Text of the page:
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The Internet is becoming the town square for the global village of tomorrow. Bill Gates

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The Internet is becoming the town square for the global village of tomorrow. Bill Gates ~~~~~~~~~~~~~~~~~~~~~~~~~~~~~~~~~~~~~~~~~~ The Internet is the Viagra of big business. Jack Welch. Do we… accept all the friend requests, seek more followers,

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Presentation Transcript
slide2
The Internet is becoming

the town square

for the global village

of tomorrow.

Bill Gates

~~~~~~~~~~~~~~~~~~~~~~~~~~~~~~~~~~~~~~~~~~

The Internet is the Viagra of big business.

Jack Welch

slide3
Do we…

accept all the friend requests, seek more followers,

and bombard them with more details

of our lives than anyone needs to know?

—Eleanor Mills, CNET News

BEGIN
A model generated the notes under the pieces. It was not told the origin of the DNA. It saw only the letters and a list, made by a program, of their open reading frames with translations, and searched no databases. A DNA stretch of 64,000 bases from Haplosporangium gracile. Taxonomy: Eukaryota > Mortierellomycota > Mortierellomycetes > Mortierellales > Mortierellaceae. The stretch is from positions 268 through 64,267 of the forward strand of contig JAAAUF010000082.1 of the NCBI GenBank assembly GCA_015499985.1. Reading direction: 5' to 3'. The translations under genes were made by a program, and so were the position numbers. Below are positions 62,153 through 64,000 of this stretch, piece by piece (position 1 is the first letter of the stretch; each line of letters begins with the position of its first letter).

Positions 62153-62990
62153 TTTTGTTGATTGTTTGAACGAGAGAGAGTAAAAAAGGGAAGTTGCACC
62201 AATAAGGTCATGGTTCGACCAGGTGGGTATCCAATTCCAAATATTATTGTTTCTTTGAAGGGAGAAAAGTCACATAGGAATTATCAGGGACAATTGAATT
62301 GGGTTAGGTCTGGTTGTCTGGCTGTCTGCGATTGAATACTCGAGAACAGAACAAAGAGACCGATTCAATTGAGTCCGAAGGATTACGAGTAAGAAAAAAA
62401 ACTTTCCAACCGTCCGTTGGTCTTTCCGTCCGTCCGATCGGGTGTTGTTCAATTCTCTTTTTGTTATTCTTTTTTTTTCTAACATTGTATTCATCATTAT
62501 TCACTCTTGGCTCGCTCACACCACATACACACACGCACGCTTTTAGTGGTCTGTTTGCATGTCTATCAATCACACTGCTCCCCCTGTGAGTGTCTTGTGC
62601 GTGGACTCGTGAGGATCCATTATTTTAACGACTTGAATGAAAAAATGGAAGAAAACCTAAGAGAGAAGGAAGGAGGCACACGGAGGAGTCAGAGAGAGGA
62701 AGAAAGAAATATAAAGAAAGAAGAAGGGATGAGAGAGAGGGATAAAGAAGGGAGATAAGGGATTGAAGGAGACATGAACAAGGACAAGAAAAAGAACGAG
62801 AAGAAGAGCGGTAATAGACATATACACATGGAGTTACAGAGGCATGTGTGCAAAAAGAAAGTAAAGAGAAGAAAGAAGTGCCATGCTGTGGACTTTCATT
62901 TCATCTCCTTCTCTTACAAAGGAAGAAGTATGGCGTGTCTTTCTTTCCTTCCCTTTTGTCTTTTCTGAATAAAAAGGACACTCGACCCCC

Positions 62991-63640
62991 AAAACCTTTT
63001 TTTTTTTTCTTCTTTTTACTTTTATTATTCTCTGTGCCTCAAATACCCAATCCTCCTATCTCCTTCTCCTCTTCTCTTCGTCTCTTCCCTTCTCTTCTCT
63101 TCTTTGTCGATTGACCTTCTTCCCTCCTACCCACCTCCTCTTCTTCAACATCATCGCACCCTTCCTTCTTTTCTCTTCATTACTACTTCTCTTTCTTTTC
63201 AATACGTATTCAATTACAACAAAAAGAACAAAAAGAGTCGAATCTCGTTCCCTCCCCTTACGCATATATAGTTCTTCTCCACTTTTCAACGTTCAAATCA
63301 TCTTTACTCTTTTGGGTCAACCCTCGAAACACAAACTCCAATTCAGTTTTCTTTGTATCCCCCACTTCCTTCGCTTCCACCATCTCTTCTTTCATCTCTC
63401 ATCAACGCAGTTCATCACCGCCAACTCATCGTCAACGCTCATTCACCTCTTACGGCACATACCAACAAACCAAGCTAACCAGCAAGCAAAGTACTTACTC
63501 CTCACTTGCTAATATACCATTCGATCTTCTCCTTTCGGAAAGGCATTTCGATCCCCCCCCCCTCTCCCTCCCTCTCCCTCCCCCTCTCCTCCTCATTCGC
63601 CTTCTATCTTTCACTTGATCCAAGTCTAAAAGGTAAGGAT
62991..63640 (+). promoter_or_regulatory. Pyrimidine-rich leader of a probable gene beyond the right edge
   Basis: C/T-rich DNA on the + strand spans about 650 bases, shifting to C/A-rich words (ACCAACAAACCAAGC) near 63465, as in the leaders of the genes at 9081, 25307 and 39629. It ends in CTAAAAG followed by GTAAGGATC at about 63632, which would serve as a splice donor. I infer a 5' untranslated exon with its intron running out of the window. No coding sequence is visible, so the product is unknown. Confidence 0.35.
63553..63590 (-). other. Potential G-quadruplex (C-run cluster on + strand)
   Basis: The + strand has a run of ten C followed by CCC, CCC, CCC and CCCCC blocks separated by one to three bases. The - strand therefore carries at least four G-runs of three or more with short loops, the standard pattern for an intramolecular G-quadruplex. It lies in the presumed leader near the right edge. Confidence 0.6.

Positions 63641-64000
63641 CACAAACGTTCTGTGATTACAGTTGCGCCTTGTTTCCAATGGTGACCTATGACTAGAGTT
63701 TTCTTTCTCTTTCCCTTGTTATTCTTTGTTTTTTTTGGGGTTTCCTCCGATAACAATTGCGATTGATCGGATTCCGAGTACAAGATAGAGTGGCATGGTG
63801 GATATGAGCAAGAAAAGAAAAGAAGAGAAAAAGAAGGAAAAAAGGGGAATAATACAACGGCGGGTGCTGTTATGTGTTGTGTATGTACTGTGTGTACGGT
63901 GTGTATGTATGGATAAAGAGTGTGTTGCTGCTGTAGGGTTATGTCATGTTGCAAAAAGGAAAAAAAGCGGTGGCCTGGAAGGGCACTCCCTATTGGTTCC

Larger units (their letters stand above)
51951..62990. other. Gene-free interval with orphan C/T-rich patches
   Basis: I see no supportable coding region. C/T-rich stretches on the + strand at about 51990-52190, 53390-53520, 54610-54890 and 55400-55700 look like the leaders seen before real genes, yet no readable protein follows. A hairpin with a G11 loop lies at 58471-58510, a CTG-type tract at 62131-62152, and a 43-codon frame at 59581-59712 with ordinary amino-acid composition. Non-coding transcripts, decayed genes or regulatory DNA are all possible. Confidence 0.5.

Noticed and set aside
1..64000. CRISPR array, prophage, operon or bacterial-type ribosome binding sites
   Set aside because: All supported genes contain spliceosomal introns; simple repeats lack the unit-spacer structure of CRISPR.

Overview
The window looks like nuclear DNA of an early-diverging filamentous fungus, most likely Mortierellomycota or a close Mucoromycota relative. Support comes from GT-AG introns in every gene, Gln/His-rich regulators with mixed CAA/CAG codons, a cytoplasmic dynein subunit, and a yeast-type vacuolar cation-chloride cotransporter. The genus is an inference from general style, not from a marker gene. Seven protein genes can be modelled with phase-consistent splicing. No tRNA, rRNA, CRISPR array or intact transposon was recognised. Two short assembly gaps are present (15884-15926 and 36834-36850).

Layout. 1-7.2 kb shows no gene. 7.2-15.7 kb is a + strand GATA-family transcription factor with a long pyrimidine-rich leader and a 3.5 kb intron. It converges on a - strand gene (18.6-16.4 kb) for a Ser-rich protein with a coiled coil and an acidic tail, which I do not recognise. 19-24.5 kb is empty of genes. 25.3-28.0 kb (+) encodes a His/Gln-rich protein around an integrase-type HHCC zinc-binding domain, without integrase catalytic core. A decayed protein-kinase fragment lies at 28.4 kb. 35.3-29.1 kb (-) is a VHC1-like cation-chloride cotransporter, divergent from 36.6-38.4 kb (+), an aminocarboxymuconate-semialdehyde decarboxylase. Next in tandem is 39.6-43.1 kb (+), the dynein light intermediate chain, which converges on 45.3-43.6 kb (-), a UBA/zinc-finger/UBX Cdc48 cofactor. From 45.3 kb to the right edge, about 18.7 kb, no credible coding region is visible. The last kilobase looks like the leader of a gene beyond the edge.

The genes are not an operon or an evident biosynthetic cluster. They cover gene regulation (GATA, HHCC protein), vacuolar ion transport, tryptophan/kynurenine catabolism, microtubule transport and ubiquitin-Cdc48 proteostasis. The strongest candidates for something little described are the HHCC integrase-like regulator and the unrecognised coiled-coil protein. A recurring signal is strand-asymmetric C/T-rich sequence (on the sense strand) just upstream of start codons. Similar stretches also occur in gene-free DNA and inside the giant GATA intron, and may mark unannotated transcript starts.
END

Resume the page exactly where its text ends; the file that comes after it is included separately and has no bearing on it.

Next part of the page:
slide4
Dennis Miller
  • Human beings are human beings. They say what they want, don’t they? They used to say it across the fence while they were hanging wash. Now they just say it on the Internet.
mark zuckerberg
Mark Zuckerberg:
  • “Right now, with social networks and other tools on the Internet, all of these 500 million people have a way to say what they’re thinking and have their voice be heard.”
slide6
The Federal Trade Commission has charged Facebook with deceiving consumers with its privacy settings to get people to share more personal information than they originally agreed to, then allowing it to be made public.

—Associated Press, Nov. 29, 2011

slide7
Privacy Policy, as of April 2010:

When you connect with an application or